Hoenig is the single best reason you know the TBTF act is the a good step in the proper direction for bank regulation.

 

 

Sources:
Banks Have Become “Too Big To Fail” Again. Uh-Oh. And there’s only so much governments are willing to do about it.
Simon Johnson
Slate, April 28, 2013
http://www.slate.com/articles/business/project_syndicate/2013/04/financial_reform_too_big_to_fail_is_back.html

Sherrod Brown Takes On Megabanks — And The Obama Administration   
Brian Beutler
TPM, April 26, 2013 
http://tpmdc.talkingpointsmemo.com/2013/04/sherrod-brown-takes-on-megabanks—-and-the-obama-administration.php

Trying to Slam the Bailout Door
GRETCHEN MORGENSON
NYT, April 27, 2013
http://www.nytimes.com/2013/04/28/business/two-senators-try-to-slam-the-door-on-bank-bailouts.html

The Seductive Simplicity of a New Banking Bill
PETER EAVIS
NYT, April 26, 2013  
http://dealbook.nytimes.com/2013/04/26/the-seductive-simplicity-of-a-new-banking-bill/

Category: Bailouts, Legal, Regulation, Taxes and Policy

Please use the comments to demonstrate your own ignorance, unfamiliarity with empirical data and lack of respect for scientific knowledge. Be sure to create straw men and argue against things I have neither said nor implied. If you could repeat previously discredited memes or steer the conversation into irrelevant, off topic discussions, it would be appreciated. Lastly, kindly forgo all civility in your discourse . . . you are, after all, anonymous.

5 Responses to “TBTF: Terminating Bailouts for Taxpayer Fairness Act”

  1. Moe says:

    Whatever…even if it does pass, it won’t be long before it is slowly whittled away by various innocuous bills passed on Friday’s before long weekends or after the next disaster (natural or man-made) when nobody is looking.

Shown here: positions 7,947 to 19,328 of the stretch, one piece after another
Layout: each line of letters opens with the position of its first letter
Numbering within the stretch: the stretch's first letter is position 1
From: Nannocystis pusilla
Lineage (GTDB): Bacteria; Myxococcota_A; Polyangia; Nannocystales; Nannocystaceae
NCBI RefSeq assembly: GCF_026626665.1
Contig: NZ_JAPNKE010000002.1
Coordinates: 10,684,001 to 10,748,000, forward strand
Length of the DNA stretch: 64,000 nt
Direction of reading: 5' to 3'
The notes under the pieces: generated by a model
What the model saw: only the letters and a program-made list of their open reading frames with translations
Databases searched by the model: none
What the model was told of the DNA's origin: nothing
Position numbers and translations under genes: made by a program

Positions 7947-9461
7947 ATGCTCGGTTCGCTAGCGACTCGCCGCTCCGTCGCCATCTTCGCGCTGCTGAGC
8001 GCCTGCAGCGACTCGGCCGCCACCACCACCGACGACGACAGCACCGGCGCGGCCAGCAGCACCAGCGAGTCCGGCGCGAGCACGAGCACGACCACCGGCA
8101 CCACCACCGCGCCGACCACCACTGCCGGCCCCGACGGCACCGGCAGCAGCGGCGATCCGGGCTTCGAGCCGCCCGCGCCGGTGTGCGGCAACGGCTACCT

2. peachin says:

    Wall St. needs to be castrated – which was the punishment used for their type of offenses – when there was “real level playing fields”

  3. Petey Wheatstraw says:

    Obama has been the best Republican President since Bush.

    • postpartisandepression says:

      Yup and he will help ensure this doesn’t pass either. But wouldn’t it be great if it did.

  4. My only change (if not already included) would be that the banks’ capital must be accessed first, and exhausted, before any insurance is paid. THAT would change the risk picture as well. Since I am blessedly unfamiliar with the way the banks’ insurance works, this may already be in place. If so, I withdraw my comment.
    The preceding crisis (of ’08) was ordained by Congress ever since it “bailed out” the S&L’s, and provided money to resolve THAT crisis.
    Since every individual has to rely on himself alone if HE gets into a crisis, I believe that the proper path for every bank that did in fact fail due to its overadoption of risk would be bankruptcy, and subsequent loss of its banking license.
    That’s harsh, but no more than every American business has had to face (with the exception of GM and Chrysler) since the beginning of time.
    A bankruptcy judge could deal with bankers’ bonuses, quite easily, by the way.
    Steve Bradley